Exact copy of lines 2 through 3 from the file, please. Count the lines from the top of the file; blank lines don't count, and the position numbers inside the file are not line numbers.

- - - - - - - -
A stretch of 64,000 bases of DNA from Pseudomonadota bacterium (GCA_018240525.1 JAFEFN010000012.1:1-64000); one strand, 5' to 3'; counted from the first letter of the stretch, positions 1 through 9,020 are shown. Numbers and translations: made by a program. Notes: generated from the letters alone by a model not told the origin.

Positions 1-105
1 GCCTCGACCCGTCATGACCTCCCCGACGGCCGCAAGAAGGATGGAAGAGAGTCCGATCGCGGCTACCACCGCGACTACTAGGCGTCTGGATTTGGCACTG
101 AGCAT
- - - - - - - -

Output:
Positions 1-105
1 GCCTCGACCCGTCATGACCTCCCCGACGGCCGCAAGAAGGATGGAAGAGAGTCCGATCGCGGCTACCACCGCGACTACTAGGCGTCTGGATTTGGCACTG